Extraditing Assange

Editorial Board
Monday, Jun 20, 2022

With freedom of expression in peril the world over, the case of Julian Assange is a grim reminder of how even so-called democratic countries behave when it comes to their own matters. The decision of UK Home Secretary Priti Patel to extradite Assange to the United States goes against the grain of all civil liberties that the West feels proud of. Assange’s long-running legal saga appears to be closer to an unceremonious conclusion. The US authorities want Assange on 18 counts – most of them dubious and unconvincing. The US authorities have also included a spying charge against Assange which seems to be a stretch of imagination. The US claims that WikiLeaks released vast troves of confidential US military records and diplomatic cables. Most of them exposed the unethical and illegal practices American authorities have been following. Washington says that Assange put lives in danger, but the case fails to prove this point. In fact, lives were lost and put in danger due to US policies rather than due to Assange’s whistle-blowing revelations via Wikileaks.

The right to free speech is a fundamental right and press freedom is enshrined in most constitutions across the globe. This case has also exposed British democracy as British courts and the government have tended to look askance at the implications of such extradition. The British government rather than extraditing Assange – who is likely to receive a life sentence is the US – should have opened more appeal avenues. The European Court of Human Rights (ECHR) must take a serious note of this issue and intervene to prevent Assange’s extradition. Though after Brexit, the British government feels less inclined to abide by the standards of the European Union, any verdict by ECHR will still have an impact. The decision by the UK court that the extradition would not be an abuse of power or oppressive and unjust is beyond comprehension; and this is what the UK Home Office is relying on.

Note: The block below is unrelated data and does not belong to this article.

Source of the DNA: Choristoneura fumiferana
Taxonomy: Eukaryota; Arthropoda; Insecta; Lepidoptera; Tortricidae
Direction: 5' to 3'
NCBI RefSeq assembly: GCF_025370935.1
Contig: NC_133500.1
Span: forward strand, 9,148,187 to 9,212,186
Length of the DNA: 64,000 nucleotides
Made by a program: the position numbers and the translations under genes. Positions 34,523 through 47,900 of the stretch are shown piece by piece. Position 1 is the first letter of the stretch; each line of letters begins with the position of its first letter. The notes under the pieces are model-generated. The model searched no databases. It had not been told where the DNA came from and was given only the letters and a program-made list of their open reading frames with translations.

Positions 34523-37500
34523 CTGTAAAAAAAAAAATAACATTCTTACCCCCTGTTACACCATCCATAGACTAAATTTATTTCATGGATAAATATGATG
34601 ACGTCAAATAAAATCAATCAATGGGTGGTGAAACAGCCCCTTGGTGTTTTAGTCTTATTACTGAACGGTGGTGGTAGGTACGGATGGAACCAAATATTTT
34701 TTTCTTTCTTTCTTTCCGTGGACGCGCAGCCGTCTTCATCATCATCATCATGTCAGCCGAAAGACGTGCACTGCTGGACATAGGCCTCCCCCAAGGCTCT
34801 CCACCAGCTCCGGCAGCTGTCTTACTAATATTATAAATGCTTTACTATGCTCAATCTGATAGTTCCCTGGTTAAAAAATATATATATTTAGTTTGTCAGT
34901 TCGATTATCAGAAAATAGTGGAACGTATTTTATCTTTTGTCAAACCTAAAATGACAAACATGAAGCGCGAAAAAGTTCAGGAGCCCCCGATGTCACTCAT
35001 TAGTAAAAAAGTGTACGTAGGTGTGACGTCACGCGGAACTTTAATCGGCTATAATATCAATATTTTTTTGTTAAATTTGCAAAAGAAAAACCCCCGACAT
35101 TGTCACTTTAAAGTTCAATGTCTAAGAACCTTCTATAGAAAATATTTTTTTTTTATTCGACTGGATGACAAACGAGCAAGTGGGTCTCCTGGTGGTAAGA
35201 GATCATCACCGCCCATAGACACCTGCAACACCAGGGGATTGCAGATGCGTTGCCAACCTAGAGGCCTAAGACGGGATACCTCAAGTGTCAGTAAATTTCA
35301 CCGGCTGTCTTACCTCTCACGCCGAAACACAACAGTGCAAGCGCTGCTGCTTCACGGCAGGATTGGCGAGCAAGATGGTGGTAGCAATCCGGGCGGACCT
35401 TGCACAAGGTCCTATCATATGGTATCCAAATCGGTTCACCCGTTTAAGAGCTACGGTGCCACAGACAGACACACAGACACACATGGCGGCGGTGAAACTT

Freedom of expression is something Western nations talk a lot about when it comes to other countries such as China and Russia. But when the Global North is on trial, they are ready to compromise on this right. Assange’s health is deteriorating, and he needs medical help and a conducive atmosphere to live a free life that the US authorities are unlikely to provide. The West has traditionally welcomed whistleblowers from across the world – as long as the whistle being blown is against states the West would like to see brought down a notch or two. It is worth recalling that a British judge had originally ruled that Assange should not be deported as his mental health was at risk and there was a possibility of a suicide attempt if convicted. Unfortunately, this was overturned on appeal. Perhaps the best option is to send Assange back to the country of his birth Australia with an assurance that he will get legal protection there. Most of the charges against Assange appear to be politically motivated, as it happens in most cases against journalists and whistleblowers. Global elites seem to have no answer to the problems that plague the world. Instead, they have deigned it better to clamp down on press freedom – often in the name of national interest. Journalism entered a time when it is fast becoming the enemy. The task of telling truth to power is more dangerous and thankless than ever before.